The decline in manufactuing jobs in the US is directly attributable to people being in poverty. For decades, there were whole communities that were built on people getting jobs working and factories and plants, General Electric, Ford, Brown & Williamson, American Air Filter, garment manufacturing companies, steel mills, etc. People got out of high school and got a job that was hard work and paid enough money to raise a family on. For number of reasons beyond the control of the workers, those jobs disappeared and nothing replaced them that allowed for income to support a middle class lifestyle. Many of the people that went into those jobs weren’t college material. Not everyone is suitable for higher education for any number of reasons. That doesn’t mean they are lazy.

jerv's avatar

You know, on second thought, I think that we should blame the victims. I mean, the Republicans are always right about everything, and here is what they have to say about the jobless .

Seriously though, I think that this question is great for finding the hardcore Republicans in the audience and starting flame-wars. I have to say that I am impressed with @BarnacleBill‘s responses though.

@buster I am going to pick on you for a sec.
“Any ablebodied American who doesn’t use the many available resources to get a job, food, housing, and education is a drag on society. I feel as long as your putting food on the table and have a roof over your head but you work minimum wage… there is no reason for an American to not have a job”

Right there I think you are ignoring the fact that jobs are not as plentiful as you think. Many require more skills than the applicants in the area have or a (rather expensive) relocation. I don;‘t know if you’ve kept up on current events in teh last 2–3 years, but unemployment is considerably higher than normal, and has been for long enbough to almost become the new definition of “normal”.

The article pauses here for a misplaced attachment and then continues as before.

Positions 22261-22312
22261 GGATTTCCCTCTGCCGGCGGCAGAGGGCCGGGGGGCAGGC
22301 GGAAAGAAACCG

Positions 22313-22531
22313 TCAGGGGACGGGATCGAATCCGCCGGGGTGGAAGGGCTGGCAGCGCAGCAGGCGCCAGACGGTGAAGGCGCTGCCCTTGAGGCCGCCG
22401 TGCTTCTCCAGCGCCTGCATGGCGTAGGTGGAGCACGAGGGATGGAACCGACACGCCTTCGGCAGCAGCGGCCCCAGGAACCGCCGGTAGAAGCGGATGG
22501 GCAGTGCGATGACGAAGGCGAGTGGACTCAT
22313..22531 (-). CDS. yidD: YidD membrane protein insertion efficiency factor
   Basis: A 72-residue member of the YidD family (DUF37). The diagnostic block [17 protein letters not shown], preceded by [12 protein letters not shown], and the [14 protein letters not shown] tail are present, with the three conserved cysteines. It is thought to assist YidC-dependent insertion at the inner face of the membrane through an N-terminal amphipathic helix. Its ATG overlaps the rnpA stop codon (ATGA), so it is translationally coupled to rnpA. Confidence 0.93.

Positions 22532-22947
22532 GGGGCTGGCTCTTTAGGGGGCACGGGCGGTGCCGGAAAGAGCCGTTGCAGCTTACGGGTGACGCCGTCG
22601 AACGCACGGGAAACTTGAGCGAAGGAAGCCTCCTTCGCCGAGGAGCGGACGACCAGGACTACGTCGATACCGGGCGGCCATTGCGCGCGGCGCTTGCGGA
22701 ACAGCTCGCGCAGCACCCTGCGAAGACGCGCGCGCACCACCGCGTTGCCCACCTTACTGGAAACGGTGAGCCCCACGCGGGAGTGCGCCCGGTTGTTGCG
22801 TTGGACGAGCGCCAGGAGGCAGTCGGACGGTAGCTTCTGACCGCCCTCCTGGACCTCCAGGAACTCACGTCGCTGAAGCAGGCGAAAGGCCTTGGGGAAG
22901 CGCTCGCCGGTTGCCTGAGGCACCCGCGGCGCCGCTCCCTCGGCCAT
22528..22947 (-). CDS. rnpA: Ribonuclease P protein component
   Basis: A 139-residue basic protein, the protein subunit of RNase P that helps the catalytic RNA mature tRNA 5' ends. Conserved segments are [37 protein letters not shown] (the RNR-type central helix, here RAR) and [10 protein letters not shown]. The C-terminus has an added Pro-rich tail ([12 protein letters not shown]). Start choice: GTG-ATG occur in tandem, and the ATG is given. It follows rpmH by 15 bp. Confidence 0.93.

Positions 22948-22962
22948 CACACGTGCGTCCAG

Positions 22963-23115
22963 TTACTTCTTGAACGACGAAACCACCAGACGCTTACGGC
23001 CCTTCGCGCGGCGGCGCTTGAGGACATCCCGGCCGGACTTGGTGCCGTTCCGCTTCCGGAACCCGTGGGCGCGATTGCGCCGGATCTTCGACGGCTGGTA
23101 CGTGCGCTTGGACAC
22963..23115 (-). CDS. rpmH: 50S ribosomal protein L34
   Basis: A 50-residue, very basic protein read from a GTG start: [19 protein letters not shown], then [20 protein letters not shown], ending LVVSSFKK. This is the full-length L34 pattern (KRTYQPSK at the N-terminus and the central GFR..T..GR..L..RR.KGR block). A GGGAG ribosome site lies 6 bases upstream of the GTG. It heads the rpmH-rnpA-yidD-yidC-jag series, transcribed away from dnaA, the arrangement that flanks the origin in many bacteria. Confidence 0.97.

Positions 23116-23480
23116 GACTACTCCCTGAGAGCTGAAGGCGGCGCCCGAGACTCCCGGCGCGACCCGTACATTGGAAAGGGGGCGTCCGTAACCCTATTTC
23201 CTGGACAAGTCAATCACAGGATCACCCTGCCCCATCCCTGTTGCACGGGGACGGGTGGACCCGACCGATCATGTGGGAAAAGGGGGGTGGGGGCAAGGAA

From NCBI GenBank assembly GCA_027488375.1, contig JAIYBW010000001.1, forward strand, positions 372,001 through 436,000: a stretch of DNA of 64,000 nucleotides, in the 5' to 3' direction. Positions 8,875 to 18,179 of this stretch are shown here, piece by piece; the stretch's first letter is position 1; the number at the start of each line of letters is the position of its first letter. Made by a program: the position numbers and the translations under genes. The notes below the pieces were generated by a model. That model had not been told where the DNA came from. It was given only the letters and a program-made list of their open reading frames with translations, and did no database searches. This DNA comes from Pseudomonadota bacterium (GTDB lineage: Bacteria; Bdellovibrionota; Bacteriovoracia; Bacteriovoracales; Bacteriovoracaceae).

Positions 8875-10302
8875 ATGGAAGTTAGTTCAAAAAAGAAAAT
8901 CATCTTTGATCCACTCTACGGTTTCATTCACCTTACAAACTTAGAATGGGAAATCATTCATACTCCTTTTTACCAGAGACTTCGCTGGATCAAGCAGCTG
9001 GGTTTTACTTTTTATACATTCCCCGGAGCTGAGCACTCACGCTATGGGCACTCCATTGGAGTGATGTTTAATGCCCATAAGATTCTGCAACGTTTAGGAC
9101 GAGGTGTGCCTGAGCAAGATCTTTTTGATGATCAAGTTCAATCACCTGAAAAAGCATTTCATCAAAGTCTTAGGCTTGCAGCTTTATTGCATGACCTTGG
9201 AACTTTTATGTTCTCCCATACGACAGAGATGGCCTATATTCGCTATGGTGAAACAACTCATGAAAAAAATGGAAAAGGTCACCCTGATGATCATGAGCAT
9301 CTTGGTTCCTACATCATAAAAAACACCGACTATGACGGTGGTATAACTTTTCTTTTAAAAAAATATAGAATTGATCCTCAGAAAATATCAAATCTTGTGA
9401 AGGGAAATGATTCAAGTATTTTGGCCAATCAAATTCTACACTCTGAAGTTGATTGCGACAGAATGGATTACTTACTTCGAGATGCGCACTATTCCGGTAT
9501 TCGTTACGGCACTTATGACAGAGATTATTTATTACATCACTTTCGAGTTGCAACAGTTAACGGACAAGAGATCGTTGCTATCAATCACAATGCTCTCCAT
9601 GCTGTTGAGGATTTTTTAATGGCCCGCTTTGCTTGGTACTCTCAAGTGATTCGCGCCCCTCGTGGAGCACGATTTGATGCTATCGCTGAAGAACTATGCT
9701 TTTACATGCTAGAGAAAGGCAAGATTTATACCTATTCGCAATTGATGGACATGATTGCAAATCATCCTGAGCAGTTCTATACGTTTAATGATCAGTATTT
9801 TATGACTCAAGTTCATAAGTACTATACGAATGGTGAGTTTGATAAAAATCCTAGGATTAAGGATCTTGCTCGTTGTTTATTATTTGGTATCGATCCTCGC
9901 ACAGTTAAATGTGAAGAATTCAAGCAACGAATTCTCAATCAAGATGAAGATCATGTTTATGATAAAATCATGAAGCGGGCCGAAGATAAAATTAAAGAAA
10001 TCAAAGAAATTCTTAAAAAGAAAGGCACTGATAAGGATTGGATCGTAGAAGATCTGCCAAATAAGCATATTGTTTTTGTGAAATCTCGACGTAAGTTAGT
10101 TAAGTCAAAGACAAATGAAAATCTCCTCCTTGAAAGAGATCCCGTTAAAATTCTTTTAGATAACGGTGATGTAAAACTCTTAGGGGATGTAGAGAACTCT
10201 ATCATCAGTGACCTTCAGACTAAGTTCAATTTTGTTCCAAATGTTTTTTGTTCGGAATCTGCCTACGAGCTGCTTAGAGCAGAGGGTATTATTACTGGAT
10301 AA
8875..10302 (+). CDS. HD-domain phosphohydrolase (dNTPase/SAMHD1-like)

Also, I don’t know if you noticed that minimum wage is not enough to live on in many areas of the country. Where I live (WA state), the minimum wage is considerably higher than the federal minimum wage, and I earn a fair bit above that, and yet my take-home pay isn’t enough to live independently. A single-income household can’t make it unless they earn nearly double the minimum wage, and if there is a kid involved then daycare alone often costs so much that it makes financial sense for one parent to stay at home.
I don’t pity myself for eating Hamburger Helper instead of filet mignon, but I do feel a little bit of self-pity when I don’t eat at all for a few days since my wife and I earn too much for food stamps but not enough to both pay our rent and buy groceries unless I want to forgo gas money and thus miss a few days of work (unpaid, of course). Thankfully, we are not usually in that position often, but some weeks are tighter than others.